Thanks, Matt, and thanks to Louis Greenberg for suggesting me for your YA in SA series. I’m a full-time writer and have been living in White River in the Mpumalanga lowveld for the last few years, following a move from my home city of Johannesburg.
2. You had close to 20 adult novels published before you started writing YA fiction, why did you choose to write for a younger age range?
The type of adult novels I was writing – romance – can become repetitive. Romance was never meant to be the whole story anyway, but it became a bit of a comfort zone, difficult to get out of. The move from Johannesburg turned out to be conducive to all sorts of other changes, and I started exploring new writing directions. The YA began almost as an impulse – I wondered if it was something I could do, and decided to give it a try. I was surprised by how much I enjoyed writing about teen characters and their issues.
3. Looking at the awards you have won it looks like it was a good decision – E Eights won the 2009 Macmillan Writer’s Prize for Africa, Stepping Solo was awarded the 2011 Maskew Miller Longman literature award for novels in English and you have had novels short-listed for the golden Baobab and the Sanlam Prizes. Does being an award-winning YA author put you under pressure to produce or can you ignore the pressure and just write?
The awards have their upside in boosting my confidence as a writer. The downside is a degree of anxiety about whether I can continue to get it right, but I try to ignore that and just get on with the next book, because once I get into the writing I forget the anxiety – at least until it’s time to submit!
4. Your short story Dineo 658 MP won the Maskew Miller Longman Silver Medal in 2009, do you think that short stories for YA readers are well-received or should they be given more exposure?
I think that with greater exposure, they’d be highly popular. Young adults’ lives are hectic, so dipping into a collection of short stories, whether in print or online, when time permits might be preferable to reading a full-length novel for some. It’s difficult to get YA short fiction placed. Another South African YA author and I have tentatively discussed an anthology featuring short stories from southern or possibly all African countries.
5. Do you still write for the adult readers or do you focus exclusively on the YA market?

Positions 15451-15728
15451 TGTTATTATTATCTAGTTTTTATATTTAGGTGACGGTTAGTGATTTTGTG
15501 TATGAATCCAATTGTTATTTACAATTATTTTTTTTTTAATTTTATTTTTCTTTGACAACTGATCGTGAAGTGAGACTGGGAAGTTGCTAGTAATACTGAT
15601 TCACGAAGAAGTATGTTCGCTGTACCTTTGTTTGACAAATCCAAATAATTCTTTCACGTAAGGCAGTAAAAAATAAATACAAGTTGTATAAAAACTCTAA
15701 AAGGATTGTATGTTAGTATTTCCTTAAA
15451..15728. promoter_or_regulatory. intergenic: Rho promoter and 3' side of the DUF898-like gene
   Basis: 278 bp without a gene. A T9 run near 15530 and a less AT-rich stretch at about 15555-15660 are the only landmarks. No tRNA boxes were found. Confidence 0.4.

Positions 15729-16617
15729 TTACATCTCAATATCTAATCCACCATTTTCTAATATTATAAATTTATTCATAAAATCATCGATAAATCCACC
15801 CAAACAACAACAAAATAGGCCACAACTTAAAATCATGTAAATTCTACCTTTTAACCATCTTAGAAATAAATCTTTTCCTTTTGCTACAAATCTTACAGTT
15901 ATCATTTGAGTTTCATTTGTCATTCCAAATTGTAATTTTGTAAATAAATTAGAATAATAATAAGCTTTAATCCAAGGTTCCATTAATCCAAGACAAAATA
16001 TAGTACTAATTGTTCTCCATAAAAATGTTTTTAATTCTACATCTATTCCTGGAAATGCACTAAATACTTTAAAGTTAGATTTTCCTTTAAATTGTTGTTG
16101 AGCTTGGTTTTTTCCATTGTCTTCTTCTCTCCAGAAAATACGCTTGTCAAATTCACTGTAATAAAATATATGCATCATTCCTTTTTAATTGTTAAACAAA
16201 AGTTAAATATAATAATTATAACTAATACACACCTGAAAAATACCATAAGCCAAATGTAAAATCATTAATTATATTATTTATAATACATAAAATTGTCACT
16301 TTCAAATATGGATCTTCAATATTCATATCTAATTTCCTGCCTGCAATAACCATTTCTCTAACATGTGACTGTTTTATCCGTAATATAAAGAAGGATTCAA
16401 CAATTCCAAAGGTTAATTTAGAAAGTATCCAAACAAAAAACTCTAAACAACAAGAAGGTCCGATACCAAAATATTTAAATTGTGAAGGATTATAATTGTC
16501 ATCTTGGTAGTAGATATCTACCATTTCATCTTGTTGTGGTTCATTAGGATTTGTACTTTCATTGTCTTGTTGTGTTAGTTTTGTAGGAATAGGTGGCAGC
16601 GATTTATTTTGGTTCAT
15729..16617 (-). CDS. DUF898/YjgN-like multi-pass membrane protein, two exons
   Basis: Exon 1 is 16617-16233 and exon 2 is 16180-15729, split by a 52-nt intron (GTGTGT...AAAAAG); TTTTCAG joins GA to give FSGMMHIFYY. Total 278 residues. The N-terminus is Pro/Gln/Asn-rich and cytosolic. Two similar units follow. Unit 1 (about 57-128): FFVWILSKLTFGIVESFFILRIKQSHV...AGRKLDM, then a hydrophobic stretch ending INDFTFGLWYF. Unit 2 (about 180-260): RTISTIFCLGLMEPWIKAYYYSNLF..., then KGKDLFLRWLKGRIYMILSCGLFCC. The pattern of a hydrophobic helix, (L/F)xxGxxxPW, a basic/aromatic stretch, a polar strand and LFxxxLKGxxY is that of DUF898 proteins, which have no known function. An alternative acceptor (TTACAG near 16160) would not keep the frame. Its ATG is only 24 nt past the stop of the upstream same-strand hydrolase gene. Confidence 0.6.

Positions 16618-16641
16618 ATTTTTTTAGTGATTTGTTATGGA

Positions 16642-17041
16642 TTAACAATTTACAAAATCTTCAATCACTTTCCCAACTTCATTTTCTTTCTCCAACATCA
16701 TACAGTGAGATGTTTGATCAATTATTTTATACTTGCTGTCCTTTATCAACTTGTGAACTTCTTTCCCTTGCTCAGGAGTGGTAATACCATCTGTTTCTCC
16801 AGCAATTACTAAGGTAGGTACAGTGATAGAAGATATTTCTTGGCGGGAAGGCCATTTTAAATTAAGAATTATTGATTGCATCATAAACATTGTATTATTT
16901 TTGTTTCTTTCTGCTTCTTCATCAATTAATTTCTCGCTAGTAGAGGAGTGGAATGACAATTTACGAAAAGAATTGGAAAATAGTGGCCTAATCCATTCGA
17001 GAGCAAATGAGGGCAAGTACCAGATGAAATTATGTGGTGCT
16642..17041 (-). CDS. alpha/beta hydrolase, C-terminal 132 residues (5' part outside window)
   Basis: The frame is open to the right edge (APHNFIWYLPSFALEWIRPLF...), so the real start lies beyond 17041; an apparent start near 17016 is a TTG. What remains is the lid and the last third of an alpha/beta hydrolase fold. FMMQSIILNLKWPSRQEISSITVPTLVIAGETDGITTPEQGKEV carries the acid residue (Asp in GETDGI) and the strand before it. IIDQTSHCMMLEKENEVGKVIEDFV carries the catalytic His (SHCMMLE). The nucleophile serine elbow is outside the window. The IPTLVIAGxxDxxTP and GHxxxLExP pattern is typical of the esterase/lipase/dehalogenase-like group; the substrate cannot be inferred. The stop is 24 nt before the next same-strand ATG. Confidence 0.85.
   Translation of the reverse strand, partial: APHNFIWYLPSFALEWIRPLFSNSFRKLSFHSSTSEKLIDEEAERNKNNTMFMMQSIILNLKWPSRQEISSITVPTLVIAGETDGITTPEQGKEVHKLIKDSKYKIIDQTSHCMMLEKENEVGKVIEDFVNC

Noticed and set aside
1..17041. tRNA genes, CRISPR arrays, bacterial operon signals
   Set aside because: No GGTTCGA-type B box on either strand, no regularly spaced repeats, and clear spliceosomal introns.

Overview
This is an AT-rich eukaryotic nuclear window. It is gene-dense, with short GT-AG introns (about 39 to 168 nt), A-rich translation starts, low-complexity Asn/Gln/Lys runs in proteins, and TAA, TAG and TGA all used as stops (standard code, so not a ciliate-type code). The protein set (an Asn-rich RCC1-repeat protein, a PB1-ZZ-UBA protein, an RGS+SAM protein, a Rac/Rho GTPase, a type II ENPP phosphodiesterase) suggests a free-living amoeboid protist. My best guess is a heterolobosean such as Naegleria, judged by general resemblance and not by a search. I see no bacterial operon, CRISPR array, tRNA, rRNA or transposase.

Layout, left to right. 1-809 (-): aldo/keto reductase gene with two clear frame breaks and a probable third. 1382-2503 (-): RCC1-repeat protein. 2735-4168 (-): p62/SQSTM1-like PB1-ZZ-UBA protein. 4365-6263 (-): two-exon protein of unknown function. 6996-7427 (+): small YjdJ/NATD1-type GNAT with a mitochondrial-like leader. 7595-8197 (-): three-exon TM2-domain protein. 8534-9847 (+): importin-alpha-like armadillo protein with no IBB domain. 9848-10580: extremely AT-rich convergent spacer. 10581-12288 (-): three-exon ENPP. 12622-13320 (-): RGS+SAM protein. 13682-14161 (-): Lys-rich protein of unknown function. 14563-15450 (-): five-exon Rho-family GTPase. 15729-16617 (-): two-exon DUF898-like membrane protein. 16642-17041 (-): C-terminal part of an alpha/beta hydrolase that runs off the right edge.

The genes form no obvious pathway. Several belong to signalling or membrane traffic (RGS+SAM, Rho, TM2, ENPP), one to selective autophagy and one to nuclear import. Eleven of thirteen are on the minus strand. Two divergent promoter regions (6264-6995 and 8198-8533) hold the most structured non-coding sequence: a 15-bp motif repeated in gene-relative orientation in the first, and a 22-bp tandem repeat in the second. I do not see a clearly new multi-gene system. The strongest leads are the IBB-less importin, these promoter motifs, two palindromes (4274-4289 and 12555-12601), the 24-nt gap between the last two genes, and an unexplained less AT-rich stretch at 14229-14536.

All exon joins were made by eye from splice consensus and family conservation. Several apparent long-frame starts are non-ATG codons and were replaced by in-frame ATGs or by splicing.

At present, the only fiction I’m writing for adults is short stories, but that could change.
6. I see that you are also a poet, have you had any poetic works published as yet?
So far I’ve only had poetry published in print and online literary journals, and in three of the annual Breaking the Silence anthologies brought out by People Opposing Women Abuse.
7. What is your favourite part of the writing process?
I love it when I reach the stage of being truly immersed in the first draft of a novel – when my characters start surprising me, and things happen that I haven’t planned.
8. What do you think about the state of YA publishing in South Africa?
I think it’s increasingly exciting. There are more and more successful YA authors out there, and it’s a wonderfully supportive community.
9. Have you had much feedback from teen readers? What have their thoughts been about your writing?
Feedback has been good. The readers seem to appreciate that I keep my characters’ personal stories absolutely central even if I’m writing about the contemporary social issues affecting young people.
10. Do you ever visit schools or libraries in South Africa and have you considered Skype for international virtual visits and if you answer yes to either of those questions what is the best way to get into contact with you to arrange visits?
I enjoy the interaction I have with teens at a local school and would love to do school visits further afield. I have in fact just recently learned that I will be asked to do some, possibly early next year. People can contact me via Facebook or Twitter @JayneBauling, through my various publishers or by email to jayne_mb(at)absamail.co.za
11. Are you currently working on anything new or do you have anything planned for the near future?
The next YA novel is at the research stage, but because I believe in writing every day, I’m also busy with a few adult short stories.